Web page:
The Interactive Advertising Bureau (IAB) and its Multicultural Council have launched a “multicultural hub” to establish best practices across all multicultural considerations and segments. Portada spoke to Joe Laszlo, VP, Industry Initiatives at the IAB, to discuss the significance of this initiative and how the hub hopes to foment more thoughtful, effective multicultural campaigns.
Helping Digital Advertisers Thrive in a Multicultural, Digital World
A simple glance at recent statistics on the American population provide more than enough justification for an increased focus on reaching diverse, multicultural audiences: over 50% of the U.S. population is diverse, non-white Americans. In fact, just the numbers about Hispanics alone are impressive as well: Hispanics are the fastest growing population segment in the United States, and the population of Hispanics is expected to exceed 58 million by the end of 2016.
“We needed to establish best practices on how to navigate challenges, develop authentic creative and be more effective in our approach as marketers,” Laszlo explains. So with the aid of the 60+ companies within the Council, and under the leadership of Co-Chairs Diego Antista, U.S. Multicultural Agency Head, Google, and Liz Blacker, EVP, Multicultural Strategy and Sales, iHeartMedia, the organization created an initiative to establish best practices that will support buy-side agency and brand partners in navigating multicultural advertising in the “new America.”
The Multicultural Council was created about five years ago, Laszlo says: “Members of the Hispanic community came to us and said, ‘We care about the Latinos in the US, but our titles cover a much broader group than that.'” As the IAB puts great effort into conducting research and producing resources like white papers, infographics and reports for those in the industry, it follows that the organization would create a group dedicated solely to promoting the growth and strength of the multicultural marketplace with regards to content, marketing, and corporate culture both in their initiatives and employee diversity.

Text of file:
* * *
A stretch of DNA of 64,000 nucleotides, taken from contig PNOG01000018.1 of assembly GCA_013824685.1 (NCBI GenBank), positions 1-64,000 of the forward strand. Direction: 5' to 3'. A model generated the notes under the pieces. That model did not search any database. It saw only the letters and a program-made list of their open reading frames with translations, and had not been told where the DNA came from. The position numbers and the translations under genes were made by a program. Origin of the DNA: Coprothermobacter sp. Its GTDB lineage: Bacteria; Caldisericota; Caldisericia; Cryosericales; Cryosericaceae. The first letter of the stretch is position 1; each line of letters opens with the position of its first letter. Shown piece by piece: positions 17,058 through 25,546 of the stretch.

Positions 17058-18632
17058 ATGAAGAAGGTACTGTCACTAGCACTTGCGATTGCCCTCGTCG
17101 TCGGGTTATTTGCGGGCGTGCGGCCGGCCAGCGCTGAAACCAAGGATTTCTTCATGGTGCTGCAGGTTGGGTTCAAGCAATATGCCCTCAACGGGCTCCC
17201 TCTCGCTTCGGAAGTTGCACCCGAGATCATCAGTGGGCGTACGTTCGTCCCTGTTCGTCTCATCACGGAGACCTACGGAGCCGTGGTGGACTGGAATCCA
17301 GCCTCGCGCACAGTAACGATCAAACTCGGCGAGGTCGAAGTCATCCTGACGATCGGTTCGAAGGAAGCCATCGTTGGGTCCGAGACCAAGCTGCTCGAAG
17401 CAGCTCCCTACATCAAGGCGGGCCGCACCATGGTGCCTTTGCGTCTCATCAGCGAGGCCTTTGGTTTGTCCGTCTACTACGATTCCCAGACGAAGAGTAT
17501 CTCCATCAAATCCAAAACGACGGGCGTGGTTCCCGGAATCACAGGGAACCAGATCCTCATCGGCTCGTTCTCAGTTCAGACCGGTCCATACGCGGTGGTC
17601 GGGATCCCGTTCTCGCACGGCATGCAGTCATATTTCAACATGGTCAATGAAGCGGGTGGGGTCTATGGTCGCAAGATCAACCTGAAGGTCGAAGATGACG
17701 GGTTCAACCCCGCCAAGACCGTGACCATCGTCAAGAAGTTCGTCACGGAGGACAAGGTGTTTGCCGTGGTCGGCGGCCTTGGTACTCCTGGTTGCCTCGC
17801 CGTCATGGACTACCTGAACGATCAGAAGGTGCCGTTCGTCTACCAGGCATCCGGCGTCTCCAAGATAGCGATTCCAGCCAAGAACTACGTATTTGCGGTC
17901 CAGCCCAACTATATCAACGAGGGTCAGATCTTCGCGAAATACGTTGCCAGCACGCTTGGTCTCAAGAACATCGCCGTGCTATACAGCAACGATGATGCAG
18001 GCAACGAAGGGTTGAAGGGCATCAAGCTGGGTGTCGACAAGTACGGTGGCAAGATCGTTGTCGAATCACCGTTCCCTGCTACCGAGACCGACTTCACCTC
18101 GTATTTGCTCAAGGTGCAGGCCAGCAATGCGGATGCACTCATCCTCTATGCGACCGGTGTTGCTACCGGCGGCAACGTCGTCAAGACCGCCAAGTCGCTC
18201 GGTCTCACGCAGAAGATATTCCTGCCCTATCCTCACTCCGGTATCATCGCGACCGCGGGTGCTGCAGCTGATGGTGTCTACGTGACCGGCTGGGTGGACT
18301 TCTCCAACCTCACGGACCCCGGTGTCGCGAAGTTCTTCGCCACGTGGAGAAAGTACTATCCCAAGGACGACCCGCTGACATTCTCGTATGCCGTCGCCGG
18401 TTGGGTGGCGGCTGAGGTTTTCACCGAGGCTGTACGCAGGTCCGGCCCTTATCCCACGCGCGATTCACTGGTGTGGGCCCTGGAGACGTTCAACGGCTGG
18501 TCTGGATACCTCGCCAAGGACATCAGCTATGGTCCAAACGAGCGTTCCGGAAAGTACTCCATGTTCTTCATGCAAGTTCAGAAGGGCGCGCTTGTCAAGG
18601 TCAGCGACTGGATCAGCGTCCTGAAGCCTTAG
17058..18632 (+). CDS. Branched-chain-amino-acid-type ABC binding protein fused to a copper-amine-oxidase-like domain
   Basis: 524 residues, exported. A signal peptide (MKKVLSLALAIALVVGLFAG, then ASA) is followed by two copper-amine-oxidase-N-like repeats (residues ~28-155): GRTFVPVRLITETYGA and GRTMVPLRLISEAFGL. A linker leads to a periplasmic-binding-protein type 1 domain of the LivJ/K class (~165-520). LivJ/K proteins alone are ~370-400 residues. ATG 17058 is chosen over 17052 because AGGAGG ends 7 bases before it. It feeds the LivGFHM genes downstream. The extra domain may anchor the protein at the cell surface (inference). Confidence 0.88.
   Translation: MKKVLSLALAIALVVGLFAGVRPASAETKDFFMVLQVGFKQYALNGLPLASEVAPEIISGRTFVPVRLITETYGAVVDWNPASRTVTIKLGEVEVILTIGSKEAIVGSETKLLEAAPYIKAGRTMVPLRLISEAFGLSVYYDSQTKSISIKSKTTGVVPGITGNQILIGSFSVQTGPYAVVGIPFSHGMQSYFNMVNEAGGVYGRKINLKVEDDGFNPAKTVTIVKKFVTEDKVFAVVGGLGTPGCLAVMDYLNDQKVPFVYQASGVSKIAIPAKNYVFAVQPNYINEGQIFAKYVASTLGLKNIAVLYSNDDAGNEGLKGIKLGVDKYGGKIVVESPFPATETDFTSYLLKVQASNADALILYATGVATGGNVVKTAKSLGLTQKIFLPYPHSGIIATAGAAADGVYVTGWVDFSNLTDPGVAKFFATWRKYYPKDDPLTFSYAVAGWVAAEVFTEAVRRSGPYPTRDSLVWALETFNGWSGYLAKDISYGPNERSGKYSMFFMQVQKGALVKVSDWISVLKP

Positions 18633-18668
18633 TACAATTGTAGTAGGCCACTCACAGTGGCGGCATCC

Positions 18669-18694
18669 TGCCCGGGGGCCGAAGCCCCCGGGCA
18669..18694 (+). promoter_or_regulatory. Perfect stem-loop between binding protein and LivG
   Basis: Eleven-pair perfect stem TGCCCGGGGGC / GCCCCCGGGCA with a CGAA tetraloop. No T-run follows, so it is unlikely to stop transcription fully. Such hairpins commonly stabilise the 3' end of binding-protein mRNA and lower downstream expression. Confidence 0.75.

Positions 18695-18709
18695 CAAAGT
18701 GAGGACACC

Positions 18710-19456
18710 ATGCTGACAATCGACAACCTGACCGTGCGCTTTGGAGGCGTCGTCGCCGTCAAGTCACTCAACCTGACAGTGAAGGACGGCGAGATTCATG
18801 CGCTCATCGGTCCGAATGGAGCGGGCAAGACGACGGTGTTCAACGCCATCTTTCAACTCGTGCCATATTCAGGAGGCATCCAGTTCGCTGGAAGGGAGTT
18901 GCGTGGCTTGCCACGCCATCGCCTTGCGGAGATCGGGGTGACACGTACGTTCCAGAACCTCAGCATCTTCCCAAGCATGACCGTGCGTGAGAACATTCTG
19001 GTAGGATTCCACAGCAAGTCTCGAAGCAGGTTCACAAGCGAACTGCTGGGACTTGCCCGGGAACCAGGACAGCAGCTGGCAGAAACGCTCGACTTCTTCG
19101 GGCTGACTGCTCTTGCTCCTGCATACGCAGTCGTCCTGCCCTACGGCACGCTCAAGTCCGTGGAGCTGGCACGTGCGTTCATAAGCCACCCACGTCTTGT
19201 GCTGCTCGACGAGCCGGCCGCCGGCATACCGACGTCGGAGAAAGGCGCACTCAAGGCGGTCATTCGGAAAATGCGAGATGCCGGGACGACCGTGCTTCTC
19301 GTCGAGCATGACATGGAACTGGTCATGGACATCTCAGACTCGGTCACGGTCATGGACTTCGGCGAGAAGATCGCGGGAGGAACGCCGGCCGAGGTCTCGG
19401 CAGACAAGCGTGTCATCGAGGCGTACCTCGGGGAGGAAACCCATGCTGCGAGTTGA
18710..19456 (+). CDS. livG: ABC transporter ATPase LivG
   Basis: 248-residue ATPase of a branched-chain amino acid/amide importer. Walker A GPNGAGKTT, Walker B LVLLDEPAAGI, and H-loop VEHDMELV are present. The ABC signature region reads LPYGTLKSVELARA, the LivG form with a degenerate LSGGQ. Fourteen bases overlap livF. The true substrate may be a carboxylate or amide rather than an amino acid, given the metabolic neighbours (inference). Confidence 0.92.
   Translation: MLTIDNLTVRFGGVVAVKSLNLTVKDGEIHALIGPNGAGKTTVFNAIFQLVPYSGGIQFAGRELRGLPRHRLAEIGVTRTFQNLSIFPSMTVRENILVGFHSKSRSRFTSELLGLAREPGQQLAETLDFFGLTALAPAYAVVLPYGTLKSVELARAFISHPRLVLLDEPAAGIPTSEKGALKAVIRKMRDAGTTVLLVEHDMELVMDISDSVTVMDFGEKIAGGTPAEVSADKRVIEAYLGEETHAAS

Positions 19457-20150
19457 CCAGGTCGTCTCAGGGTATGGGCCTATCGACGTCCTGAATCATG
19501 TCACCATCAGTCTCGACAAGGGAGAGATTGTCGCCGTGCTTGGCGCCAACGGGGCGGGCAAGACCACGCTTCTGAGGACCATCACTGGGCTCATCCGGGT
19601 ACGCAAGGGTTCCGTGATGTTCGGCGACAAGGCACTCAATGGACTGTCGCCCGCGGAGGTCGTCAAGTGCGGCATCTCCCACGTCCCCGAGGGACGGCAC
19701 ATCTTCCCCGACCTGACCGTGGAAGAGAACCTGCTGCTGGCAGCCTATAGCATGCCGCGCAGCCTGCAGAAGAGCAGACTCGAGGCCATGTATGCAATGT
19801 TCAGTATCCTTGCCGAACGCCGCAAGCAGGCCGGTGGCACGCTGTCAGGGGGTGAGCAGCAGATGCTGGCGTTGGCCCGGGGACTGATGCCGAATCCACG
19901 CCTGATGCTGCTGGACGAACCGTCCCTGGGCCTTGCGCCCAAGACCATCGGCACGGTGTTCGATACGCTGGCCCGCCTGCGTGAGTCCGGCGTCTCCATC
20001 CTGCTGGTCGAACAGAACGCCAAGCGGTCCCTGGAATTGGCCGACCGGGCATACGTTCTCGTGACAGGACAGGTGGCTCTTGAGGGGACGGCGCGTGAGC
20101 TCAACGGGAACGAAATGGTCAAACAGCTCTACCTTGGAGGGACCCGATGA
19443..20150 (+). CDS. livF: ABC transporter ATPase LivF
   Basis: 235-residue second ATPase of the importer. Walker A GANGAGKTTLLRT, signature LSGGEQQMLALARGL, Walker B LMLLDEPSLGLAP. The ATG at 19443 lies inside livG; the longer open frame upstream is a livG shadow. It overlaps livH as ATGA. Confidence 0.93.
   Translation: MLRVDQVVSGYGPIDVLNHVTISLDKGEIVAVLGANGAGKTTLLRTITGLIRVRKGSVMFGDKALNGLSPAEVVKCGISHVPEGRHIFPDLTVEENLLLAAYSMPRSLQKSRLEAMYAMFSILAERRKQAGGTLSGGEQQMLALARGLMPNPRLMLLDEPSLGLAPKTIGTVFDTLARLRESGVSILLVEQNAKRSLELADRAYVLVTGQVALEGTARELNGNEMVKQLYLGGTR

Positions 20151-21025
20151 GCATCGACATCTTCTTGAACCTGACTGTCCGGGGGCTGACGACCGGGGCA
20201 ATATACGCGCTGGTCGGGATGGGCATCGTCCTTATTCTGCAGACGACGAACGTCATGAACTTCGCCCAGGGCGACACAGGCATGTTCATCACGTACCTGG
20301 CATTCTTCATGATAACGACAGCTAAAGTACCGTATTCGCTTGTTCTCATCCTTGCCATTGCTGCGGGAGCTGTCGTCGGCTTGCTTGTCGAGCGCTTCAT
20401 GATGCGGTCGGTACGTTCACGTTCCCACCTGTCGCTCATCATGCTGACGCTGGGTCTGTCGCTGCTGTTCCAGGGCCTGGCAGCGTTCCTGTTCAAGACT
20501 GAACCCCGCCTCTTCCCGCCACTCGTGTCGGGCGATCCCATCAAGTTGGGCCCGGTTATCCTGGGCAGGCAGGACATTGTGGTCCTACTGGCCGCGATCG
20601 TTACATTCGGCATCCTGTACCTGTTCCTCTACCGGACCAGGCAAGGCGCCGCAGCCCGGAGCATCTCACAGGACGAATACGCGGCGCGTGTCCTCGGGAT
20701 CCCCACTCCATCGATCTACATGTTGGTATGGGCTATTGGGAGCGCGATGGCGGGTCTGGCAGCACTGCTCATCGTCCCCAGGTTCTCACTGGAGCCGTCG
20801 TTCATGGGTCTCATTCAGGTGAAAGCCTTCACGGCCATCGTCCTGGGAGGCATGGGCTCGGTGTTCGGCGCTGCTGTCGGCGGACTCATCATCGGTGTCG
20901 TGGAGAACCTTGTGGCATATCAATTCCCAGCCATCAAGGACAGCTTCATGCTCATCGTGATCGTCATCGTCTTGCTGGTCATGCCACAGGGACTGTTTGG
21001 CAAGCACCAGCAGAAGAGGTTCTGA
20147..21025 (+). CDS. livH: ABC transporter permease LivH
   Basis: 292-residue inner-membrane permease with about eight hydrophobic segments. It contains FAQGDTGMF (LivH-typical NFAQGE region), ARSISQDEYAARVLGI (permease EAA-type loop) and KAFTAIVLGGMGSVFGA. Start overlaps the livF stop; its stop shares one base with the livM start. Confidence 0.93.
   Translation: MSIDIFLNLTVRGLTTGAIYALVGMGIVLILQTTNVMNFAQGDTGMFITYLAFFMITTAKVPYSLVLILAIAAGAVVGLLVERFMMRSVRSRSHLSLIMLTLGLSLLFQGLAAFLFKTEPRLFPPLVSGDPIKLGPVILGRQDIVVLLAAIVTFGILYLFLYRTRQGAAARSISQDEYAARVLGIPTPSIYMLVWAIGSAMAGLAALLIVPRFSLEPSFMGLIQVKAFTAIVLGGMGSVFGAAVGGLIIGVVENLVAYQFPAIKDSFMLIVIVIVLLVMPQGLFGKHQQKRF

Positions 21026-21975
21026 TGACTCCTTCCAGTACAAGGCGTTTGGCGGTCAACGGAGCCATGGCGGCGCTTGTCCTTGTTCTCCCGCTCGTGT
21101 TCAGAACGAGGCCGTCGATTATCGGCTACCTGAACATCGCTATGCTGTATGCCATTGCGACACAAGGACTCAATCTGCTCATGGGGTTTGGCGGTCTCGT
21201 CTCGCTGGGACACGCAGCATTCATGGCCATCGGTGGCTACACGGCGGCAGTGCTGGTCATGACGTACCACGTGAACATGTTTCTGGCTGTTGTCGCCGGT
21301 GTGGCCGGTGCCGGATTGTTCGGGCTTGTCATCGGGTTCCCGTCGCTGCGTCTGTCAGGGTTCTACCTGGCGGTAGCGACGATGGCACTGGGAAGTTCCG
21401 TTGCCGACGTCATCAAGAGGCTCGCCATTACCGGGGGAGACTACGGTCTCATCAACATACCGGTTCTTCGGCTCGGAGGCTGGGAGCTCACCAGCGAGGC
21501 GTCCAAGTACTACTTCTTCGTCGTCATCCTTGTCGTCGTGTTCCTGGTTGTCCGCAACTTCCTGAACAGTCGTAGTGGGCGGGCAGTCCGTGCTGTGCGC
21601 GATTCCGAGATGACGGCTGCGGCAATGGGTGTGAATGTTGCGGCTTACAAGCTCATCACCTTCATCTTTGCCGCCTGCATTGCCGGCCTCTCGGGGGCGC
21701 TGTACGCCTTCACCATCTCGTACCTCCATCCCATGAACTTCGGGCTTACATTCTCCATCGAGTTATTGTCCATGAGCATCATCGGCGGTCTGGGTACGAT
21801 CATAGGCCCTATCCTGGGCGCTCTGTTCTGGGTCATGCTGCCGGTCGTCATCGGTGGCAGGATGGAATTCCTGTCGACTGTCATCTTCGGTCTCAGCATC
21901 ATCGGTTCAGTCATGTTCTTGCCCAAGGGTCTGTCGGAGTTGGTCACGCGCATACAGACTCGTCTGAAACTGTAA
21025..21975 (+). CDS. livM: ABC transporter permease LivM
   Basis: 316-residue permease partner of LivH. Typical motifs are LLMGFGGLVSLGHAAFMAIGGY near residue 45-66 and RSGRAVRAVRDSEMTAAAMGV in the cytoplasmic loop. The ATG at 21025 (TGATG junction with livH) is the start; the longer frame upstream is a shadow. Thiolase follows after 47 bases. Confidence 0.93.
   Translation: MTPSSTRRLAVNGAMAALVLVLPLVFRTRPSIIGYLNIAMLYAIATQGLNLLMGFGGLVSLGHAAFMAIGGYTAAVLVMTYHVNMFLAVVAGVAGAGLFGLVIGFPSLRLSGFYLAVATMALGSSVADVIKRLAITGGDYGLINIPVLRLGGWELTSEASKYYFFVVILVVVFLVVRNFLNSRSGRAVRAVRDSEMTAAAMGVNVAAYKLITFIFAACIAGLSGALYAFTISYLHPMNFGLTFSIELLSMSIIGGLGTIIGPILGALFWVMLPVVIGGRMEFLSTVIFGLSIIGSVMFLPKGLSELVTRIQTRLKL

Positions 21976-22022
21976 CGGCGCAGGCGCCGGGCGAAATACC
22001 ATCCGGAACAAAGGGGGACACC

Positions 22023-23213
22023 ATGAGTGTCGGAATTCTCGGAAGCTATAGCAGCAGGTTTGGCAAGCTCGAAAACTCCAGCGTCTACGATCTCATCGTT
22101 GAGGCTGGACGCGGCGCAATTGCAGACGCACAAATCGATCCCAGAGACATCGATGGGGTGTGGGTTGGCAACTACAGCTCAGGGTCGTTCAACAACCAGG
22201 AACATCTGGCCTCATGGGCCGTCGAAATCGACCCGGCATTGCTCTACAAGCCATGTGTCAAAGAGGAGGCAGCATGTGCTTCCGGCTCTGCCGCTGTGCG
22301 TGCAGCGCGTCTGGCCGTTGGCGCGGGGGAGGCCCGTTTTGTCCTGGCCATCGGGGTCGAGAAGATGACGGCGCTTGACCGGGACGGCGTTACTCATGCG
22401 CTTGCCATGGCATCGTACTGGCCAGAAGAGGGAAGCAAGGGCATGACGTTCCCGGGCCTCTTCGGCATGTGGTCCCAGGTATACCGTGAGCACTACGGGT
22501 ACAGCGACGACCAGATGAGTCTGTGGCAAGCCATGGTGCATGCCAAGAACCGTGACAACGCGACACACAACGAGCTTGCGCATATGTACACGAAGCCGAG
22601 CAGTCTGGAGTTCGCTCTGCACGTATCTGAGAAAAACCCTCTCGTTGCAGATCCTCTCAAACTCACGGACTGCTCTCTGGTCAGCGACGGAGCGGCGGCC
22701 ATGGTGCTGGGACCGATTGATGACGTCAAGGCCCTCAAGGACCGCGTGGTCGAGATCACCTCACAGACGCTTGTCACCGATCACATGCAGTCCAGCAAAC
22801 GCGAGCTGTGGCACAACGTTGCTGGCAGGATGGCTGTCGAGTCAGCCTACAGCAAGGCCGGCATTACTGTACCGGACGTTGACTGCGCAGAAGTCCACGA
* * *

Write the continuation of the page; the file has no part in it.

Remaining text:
The goal is to develop downloadable, single-page sheets on topics like multicultural programmatic, U.S. Hispanic search and strategies for LGBTQ audiences.
The goal is to develop downloadable, single-page sheets on topics like multicultural programmatic, U.S. Hispanic search and strategies for LGBTQ audiences to “help digital advertisers thrive in this digital world we live in,” says Laszlo.
Multicultural More than Hispanic
It is not unusual for people to equate “multicultural” with simply “Hispanic,” but other demographics are growing at significant paces as well. Asia is projected to replace Latin America (including Mexico) as the minority-majority source of new U.S. immigrants. And African Americans have unprecedented buying power, reaching $1.2 trillion as of 2015 (up 275 percent from 1990).
But it is undeniable that the Hispanic community has contributed to raising awareness of the importance of speaking to each demographic and developing personalized messages for not just Hispanics, but also Asian Americans, African Americans, Latinos, Blacks, LGBTQ individuals, Veterans, as well as addressing Body Positivity and Gender Equality. The Multicultural Council started as a Hispanic Council, but it didn’t take long for it to evolve.